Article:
"mis" update review request

John Cowan cowan at ccil.org
Fri Apr 13 20:07:04 CEST 2007

Peter Constable scripsit:

> The semantic legacy is MARC, where mis is documented (in MARC 21)
> as encompassing the following:
> Ainu
> Andamanese
> Burushaski
> Chukchi
> Etruscan
> Gilyak
> Hattic
> Hurrian
> Iberian
> Indus script
> Kamchadal
> Ket
> Koryak
> Nancowry
> Nenets
> Nganasan
> Nicobarese
> Palan
> Yugh
> Yukaghir

In the 14th edn. of Ethnologue, one can find a similar list, of
genetic language groupings this time:

    * Andamanese
    * Basque (excluding Basque proper)
    * Cant
    * Chukotko-Kamchatkan
    * Hmong-Mien (excluding Hmong)
    * Japanese, Ryukyuan
    * Language Isolate (excluding Korean, Kutenai, Selkup, and Zuni)
    * Mixed Language
    * Tai-Kadai (excluding Tai)
    * Unclassified
    * Uralic (excluding Finno-Ugric)
    * Yenisei Ostyak
    * Yukaghir

> Keep in mind a couple of things: First, this list is defined by MARC,
> not ISO 639. Secondly, mis was defined in the context of entries
> included in ISO 639-2; ISO 639-5 will likely introduce new collections,
> and clearly that has potential impact on how mis might be used.

Indeed.  However, the present concern is with RFC 4646, which allows
only ISO 639-2 (and 639-1) code elements.

> The intention clearly was for mis to be used when no individual-language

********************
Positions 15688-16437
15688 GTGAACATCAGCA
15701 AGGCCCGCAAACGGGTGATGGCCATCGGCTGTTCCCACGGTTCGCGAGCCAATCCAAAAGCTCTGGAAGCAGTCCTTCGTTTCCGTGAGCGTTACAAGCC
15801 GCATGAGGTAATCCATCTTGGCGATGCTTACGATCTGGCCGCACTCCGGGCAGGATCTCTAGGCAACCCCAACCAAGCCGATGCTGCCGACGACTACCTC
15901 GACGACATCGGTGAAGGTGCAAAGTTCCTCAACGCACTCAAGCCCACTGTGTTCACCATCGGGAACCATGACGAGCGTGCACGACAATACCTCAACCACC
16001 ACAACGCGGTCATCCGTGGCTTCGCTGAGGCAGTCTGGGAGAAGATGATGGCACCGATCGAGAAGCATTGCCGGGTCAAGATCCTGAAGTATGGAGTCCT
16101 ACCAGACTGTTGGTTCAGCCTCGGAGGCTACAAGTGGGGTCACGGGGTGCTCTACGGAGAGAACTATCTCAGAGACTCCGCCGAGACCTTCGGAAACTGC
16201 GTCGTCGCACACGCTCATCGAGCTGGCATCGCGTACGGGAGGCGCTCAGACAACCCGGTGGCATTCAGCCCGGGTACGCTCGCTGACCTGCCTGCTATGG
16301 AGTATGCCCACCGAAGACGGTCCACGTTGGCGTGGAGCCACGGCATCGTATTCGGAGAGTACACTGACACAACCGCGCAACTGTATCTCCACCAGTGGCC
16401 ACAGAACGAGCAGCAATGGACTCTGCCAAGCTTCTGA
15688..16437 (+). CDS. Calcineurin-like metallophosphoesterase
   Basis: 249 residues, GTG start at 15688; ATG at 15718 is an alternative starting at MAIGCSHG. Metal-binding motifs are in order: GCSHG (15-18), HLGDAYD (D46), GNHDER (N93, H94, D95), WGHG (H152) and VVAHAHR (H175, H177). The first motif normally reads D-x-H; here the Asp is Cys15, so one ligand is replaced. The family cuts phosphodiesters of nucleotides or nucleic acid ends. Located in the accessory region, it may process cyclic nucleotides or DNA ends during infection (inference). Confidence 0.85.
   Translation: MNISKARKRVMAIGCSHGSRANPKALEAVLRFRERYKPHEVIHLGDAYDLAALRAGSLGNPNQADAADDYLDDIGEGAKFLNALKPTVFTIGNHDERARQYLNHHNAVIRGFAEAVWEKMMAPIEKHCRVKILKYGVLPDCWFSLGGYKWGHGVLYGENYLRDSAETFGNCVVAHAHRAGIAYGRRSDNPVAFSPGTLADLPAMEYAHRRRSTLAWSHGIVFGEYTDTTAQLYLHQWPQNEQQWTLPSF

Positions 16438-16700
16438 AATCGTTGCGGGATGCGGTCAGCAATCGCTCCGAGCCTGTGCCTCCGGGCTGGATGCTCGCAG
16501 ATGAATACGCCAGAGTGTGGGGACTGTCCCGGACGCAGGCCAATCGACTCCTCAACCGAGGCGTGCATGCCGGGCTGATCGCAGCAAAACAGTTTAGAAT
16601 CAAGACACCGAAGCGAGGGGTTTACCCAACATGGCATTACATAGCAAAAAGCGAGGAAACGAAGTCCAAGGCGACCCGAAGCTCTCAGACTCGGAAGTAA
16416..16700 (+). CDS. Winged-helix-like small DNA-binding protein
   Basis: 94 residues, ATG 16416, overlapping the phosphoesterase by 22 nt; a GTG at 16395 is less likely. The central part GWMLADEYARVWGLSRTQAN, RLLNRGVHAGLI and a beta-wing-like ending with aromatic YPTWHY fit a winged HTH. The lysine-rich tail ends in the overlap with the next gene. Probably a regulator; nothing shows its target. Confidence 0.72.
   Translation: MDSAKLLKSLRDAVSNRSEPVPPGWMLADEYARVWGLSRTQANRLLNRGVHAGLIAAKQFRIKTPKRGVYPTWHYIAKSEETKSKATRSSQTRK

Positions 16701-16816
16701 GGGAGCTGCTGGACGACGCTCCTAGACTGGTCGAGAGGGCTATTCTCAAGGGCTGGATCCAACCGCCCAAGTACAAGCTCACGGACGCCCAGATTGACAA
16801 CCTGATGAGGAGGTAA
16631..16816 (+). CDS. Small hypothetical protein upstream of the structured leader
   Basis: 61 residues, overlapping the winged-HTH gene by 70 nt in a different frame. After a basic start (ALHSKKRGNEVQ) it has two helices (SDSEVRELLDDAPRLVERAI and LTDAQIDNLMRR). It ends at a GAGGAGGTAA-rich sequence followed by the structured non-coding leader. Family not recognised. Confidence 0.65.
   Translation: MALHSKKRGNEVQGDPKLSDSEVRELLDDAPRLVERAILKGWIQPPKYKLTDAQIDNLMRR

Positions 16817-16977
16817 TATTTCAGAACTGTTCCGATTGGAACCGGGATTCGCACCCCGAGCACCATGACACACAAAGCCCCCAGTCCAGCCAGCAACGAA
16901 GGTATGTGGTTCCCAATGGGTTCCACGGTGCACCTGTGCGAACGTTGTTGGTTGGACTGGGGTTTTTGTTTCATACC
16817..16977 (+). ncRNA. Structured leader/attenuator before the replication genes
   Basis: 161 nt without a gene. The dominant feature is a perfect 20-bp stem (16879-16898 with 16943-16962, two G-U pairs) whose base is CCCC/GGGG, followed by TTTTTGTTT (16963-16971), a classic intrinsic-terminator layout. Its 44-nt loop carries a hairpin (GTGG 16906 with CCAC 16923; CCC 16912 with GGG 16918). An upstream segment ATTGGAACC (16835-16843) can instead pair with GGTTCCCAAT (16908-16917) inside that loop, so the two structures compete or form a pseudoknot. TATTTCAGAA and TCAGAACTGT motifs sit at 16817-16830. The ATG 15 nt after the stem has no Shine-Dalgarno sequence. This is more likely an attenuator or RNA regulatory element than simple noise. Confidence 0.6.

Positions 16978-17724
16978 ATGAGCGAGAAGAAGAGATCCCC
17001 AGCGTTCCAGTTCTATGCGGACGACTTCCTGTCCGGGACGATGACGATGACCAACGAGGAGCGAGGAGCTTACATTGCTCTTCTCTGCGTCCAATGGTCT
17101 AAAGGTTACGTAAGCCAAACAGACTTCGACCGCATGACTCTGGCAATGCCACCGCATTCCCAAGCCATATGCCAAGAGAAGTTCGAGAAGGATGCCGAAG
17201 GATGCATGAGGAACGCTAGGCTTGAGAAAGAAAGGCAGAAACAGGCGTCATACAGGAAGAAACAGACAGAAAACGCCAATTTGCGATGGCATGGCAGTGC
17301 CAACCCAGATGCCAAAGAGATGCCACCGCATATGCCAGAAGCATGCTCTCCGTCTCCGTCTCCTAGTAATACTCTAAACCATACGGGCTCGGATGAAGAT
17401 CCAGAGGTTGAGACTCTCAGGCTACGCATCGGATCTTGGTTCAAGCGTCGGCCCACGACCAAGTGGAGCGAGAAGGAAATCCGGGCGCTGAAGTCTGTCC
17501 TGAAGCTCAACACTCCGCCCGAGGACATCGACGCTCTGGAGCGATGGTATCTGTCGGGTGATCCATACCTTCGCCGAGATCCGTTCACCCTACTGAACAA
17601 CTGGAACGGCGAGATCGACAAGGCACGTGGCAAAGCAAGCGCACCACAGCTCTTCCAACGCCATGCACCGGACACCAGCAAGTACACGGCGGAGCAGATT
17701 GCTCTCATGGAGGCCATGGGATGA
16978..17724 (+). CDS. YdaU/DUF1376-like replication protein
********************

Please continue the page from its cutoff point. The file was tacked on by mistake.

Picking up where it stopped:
> or collection entry was applicable.

Thanks for clarifying this.

> Equally clear is that that is a vague semantic that is subject to
> change as ISO 639 is maintained and that could also get interpreted
> differently in different application contexts.

Nevertheless, my argument stands: it would be inappropriate to use
"mis" to tag Low Saxon or Tarifit just because your tagging process cannot
recognize them as such.  In that case, "und" is the appropriate tag.

John Cowan    cowan at ccil.org    http://ccil.org/~cowan
Rather than making ill-conceived suggestions for improvement based on
uninformed guesses about established conventions in a field of study with
which familiarity is limited, it is sometimes better to stick to merely
observing the usage and listening to the explanations offered, inserting
only questions as needed to fill in gaps in understanding. --Peter Constable

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